For all my actors out there, it’s a fairly familiar scene: you spend hours prepping the material, taking those secret, delicious breaks thinking about what it’d be like to book the job (Career would be changed! All the hustle worth it!). Then, you commute to the audition in a torrential downpour (which you’re not prepared for), the casting director starts the tape before you’re ready, and it’s all over in a 2 minute blur of confusion and self-doubt. That was me last week, right down to the soggy socks.
I’ve lived in NYC for six years, but these post-audition moments never get easier. Before I get to the elevator, the hamster wheel inside my head begins, breaking down every moment in the room. Was that slate weird? Did I take her note? Did that last scene land enough to make up for the shaky beginning?
It goes on and on. And on.
As actors, we’re given the impossible task of pouring our guts into something we have little to no control over. Sure, you could kill the material, but sometimes circumstances are just stacked against you. You’re too short, not the right type… or, despite your lines being perfect five minutes ago, you weren’t ready when she clicked “record.” The only way forward is to let it go.
Don’t get me wrong: telling an actor to “let it go” is the least helpful advice maybe ever. That’s like telling someone “don’t think of the pink elephant in the corner,” and we all know how that goes. Instead, my goal after frustrating auditions is this: not to let those two minutes ruin my whole day.
By that I mean, I take all the moments I need to grieve. I let myself be frustrated, or cry on the subway (we’ve all done it) and throw the sides away as quickly as possible. But then, after a few deep breaths, I do something to show myself a little love. I’ll sign up for that fun workout class. Is that lunch place I’ve wanted to try open today? Done. An added bonus: self-care doesn’t have to cost anything. If it’s a nice day I’ll detour through the park instead of taking the subway home, listening to an album or playlist I love. Sometimes I’ll call a friend. Or sometimes, I’ll just go to Eataly and walk around. Because no matter what’s going on, window-shopping amidst huge wheels of Parmesan is an excellent way to spend an afternoon.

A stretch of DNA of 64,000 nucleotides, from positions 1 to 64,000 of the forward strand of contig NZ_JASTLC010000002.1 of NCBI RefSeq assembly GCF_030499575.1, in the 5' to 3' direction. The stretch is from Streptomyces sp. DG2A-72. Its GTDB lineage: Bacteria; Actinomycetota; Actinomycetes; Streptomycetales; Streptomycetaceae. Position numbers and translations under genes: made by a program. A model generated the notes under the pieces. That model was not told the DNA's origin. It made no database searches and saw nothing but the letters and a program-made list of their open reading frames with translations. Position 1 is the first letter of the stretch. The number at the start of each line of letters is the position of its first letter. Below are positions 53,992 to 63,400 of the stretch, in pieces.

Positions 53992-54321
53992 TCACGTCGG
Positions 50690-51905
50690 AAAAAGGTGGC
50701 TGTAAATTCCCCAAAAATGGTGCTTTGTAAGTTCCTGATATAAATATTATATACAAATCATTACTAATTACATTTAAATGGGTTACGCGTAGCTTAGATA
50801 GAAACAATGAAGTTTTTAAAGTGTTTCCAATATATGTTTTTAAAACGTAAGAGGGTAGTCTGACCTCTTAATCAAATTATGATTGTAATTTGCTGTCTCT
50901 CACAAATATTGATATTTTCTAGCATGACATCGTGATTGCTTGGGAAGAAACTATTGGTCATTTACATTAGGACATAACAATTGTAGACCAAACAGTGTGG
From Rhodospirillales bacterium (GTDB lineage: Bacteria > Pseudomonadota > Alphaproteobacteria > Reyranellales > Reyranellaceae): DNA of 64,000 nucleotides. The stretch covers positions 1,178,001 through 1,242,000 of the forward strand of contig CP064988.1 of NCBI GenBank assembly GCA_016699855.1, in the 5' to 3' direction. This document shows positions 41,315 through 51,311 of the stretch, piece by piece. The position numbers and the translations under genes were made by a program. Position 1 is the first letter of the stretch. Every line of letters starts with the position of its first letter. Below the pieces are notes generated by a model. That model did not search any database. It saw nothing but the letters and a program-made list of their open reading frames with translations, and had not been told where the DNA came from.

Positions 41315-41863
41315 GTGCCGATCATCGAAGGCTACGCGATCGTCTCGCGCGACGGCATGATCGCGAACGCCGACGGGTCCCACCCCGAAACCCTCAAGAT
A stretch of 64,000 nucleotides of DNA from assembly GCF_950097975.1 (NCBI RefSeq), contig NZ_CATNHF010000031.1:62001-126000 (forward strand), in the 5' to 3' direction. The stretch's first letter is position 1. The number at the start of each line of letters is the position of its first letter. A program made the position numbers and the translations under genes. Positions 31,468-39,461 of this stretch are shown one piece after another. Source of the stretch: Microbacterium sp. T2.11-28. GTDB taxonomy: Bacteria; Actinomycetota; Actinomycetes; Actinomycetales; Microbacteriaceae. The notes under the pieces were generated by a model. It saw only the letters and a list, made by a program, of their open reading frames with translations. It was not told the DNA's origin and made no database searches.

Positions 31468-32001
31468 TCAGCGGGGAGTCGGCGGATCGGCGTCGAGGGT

Some of that may seem simple (or silly), but for me, those moments help to shift focus and ground my thinking back to the present. The choice to gift yourself with something small but special is a conscious reminder that you are more than your auditions, and more than your performance on one given day. Not to mention, it takes a hell of a lot of courage to show up in the face of potential rejection. Just making it through and on to the next deserves recognition and reward.
There are moments when I am incredibly grateful to be an actor. It’s a privilege to be driven by that creative energy, to lock into someone’s words and experience that level of connection with another person. But, there are moments when it truly, deeply, sucks. For those moments, it’s self-care to the rescue.
All photos by Jesse Hsu, of Jesse Hsu Photography. Instagram: @jessehsuphotography.